Then there are the characters naturally authorized to speak freely (“Mork from Ork”, a confused visitor from another planet), or any character over eighty (“Sophia” in Golden Girls, “Mother Dexter”, a character I created on Phyllis) backed by the justifying “I’m old, and I don’t give a crap!”

(By the way, that was the second post idea I was going to write, which is now gone, as I have little else to say about it.  Oh well, I guess there was just one.) 

The character on Friendsfilling this identifiable category – along with “Joey”; the show actually had two of them – was “Phoebe”, a “ditzy”, New Age-y, child-woman, cleared to blurt whatever arose in her unfiltered, free-associating mind.

Oneelement bubbling out produced “Atomic Comedy.” 

What is “Atomic Comedy”? I’m not sure; I just made it up. But this example – the one I can’t find – involves a dazzling moment when the character – a step or twenty behind the curve – suddenly realizes something everyone else already knows and takes comfortably for granted.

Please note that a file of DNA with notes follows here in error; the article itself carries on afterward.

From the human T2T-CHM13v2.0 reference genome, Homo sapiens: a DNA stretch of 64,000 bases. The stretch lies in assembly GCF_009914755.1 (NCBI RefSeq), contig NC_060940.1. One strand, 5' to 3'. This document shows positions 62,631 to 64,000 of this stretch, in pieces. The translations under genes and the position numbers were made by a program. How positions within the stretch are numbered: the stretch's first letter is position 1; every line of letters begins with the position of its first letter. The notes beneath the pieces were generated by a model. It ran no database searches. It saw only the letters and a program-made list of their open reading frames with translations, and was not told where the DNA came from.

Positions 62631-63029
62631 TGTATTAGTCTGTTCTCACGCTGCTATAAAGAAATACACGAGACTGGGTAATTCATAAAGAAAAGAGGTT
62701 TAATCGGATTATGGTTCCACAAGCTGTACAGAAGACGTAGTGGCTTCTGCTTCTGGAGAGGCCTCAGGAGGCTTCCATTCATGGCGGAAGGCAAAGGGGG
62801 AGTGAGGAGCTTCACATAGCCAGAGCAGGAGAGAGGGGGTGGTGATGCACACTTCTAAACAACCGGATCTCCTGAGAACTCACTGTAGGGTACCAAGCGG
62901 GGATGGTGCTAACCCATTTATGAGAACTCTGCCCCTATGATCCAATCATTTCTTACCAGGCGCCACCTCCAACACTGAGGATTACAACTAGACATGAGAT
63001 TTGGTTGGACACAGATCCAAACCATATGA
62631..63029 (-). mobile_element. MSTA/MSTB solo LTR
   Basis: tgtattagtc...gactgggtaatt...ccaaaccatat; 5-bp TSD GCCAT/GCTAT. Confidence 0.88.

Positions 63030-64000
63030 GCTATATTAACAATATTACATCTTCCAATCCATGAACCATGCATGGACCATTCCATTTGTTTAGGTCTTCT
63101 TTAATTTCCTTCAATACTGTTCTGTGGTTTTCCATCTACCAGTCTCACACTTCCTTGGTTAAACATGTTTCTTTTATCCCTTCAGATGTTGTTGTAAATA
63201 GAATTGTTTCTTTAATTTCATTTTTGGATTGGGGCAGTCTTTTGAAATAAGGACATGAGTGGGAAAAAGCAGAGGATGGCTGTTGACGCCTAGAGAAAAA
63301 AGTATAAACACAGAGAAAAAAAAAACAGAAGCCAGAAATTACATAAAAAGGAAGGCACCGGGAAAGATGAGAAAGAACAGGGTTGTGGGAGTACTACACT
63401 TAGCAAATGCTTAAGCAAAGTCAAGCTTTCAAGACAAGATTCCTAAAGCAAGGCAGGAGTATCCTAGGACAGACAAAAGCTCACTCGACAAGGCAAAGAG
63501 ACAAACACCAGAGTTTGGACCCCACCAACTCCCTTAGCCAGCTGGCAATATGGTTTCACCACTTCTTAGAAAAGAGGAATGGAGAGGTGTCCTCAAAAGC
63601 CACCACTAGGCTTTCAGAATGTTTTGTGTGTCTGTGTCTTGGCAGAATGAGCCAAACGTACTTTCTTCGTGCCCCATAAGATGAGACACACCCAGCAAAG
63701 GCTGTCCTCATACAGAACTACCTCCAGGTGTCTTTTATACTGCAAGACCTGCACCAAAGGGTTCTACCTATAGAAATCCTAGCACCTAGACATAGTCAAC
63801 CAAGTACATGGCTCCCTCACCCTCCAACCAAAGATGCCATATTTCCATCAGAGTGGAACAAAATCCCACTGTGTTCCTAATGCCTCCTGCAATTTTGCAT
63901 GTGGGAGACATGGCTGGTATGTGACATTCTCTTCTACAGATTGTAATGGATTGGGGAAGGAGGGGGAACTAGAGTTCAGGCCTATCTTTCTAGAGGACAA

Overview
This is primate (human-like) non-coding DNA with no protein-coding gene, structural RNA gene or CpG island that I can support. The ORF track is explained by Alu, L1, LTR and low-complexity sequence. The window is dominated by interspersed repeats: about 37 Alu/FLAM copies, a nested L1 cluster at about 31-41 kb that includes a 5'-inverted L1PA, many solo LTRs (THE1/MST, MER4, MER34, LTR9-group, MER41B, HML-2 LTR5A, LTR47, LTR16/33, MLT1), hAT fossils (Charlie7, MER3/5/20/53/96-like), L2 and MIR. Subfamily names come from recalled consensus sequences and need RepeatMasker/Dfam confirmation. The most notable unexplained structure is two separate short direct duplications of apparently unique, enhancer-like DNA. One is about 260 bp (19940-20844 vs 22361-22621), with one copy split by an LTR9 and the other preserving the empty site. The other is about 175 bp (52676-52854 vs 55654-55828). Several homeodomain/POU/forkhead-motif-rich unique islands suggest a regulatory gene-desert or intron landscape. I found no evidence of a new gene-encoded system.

Why is that funny?

Because the “startling revelation” materializes before our eyes, an unusual occurrence on television (with the notable exception of “Lucy.”)  Jokes are generally carefully crafted.  You laugh at the cleverness, but their deliberate premeditation deprives them of the incendiary explosion of“Now!” 

The example from Friends…

Phoebe and the “Boyfriend of the Episode” are standing outside the coffee shop, locked in serious conversation.  Suddenly, she catches sight of the coffee shop’s name, prominently painted on the window.

Remember, this is, like, “Season Eight”, or something.  The emporium’s punning “joke name” has long ago been assimilated and laughed at. It’s called “Central Perk”, a play-on-words on New York’s Central Park.  Not a huge laugh, perhaps, but it’s okay.

In this, literally, illuminating moment – considerably “after the fact” – the light finally goes on in Phoebe’s uniquely oriented head, and she casually responds,

“Oh, now I get it.”

And, as she comes to that belated realization, the audience watches it happen!

And, myhead at least, went shatteringly “Ka-boom!